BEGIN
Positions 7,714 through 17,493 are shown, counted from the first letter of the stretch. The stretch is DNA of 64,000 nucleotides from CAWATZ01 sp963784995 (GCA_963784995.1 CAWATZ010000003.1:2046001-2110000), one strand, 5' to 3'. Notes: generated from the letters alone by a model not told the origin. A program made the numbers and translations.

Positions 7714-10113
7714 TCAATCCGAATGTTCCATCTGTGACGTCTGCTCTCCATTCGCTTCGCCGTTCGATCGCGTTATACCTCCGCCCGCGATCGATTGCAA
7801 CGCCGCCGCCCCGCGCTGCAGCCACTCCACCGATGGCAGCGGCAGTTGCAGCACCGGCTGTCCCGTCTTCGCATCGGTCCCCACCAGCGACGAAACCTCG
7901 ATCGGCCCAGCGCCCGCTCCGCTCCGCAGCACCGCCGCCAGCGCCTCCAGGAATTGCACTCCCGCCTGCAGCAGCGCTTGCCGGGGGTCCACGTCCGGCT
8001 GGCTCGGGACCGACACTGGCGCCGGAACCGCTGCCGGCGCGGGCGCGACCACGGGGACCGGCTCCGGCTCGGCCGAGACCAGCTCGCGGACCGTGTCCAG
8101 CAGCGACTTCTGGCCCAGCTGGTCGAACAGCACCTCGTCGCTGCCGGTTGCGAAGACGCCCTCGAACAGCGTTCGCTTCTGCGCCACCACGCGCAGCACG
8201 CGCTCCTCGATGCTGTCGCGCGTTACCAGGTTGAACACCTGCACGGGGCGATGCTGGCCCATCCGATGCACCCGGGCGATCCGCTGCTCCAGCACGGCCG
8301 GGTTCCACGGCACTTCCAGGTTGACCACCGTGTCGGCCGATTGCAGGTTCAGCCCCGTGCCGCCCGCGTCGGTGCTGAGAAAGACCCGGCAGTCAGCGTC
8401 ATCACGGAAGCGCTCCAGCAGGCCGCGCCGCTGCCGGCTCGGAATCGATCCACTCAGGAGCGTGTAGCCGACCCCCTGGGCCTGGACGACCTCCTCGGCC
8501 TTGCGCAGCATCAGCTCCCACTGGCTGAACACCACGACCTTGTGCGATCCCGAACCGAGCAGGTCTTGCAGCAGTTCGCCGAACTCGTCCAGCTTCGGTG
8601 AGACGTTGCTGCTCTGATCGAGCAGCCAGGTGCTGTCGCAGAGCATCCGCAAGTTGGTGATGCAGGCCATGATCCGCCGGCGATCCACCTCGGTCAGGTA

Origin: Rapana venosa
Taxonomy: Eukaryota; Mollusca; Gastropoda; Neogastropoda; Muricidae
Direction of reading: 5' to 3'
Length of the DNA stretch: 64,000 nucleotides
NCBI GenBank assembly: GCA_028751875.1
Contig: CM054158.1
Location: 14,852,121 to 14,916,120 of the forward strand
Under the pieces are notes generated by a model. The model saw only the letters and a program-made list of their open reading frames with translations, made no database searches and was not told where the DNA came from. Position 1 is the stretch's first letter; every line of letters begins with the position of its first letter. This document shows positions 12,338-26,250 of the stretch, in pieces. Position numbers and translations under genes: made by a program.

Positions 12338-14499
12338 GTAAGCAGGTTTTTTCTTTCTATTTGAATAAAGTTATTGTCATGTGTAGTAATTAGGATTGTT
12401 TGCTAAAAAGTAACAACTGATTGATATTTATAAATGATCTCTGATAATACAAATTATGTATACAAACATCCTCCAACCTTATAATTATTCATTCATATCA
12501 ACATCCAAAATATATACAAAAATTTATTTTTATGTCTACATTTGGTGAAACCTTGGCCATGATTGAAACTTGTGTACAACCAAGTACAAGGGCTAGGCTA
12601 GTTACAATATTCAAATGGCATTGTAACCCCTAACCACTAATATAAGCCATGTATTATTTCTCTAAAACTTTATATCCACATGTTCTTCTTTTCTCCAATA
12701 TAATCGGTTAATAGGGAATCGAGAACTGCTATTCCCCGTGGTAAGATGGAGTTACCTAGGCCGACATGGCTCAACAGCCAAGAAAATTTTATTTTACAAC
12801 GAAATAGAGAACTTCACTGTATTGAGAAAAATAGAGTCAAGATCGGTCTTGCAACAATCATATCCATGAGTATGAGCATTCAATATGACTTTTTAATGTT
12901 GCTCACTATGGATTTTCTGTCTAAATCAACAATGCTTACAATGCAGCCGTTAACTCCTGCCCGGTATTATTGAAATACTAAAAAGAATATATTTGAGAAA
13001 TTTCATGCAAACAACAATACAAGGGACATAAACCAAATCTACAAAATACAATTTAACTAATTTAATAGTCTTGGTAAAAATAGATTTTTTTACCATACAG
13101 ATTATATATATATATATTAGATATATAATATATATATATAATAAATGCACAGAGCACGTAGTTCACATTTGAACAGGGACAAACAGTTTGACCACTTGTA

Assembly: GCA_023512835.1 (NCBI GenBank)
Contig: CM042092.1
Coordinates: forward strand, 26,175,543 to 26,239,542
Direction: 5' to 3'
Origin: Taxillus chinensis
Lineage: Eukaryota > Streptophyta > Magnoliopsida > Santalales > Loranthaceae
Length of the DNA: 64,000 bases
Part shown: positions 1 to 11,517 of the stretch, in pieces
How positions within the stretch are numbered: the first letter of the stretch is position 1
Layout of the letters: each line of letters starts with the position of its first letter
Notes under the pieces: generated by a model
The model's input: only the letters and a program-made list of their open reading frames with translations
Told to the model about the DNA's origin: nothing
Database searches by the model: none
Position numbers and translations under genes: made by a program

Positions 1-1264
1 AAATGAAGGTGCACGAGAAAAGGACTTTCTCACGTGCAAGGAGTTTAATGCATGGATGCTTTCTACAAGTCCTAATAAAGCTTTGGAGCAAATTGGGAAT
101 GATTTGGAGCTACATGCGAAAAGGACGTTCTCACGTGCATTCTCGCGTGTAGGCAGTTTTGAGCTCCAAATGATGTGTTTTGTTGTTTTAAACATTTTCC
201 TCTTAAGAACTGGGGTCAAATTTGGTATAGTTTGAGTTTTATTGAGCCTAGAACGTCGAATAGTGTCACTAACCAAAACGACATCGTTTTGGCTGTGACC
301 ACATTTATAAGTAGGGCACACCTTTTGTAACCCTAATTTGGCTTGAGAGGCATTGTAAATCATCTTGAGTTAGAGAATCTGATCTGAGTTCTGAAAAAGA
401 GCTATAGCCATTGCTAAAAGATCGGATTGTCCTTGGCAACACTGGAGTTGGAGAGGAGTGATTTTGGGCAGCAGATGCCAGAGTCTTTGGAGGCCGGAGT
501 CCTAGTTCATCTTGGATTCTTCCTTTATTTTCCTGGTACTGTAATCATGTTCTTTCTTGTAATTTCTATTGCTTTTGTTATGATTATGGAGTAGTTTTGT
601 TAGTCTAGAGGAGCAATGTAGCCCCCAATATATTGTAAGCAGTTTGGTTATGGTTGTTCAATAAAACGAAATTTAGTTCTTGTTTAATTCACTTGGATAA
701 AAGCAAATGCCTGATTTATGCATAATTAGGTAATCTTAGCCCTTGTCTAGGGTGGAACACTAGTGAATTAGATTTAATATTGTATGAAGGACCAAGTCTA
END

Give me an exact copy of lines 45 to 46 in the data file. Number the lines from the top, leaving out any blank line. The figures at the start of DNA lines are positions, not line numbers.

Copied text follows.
Position numbers and translations under genes: made by a program

Positions 1-1264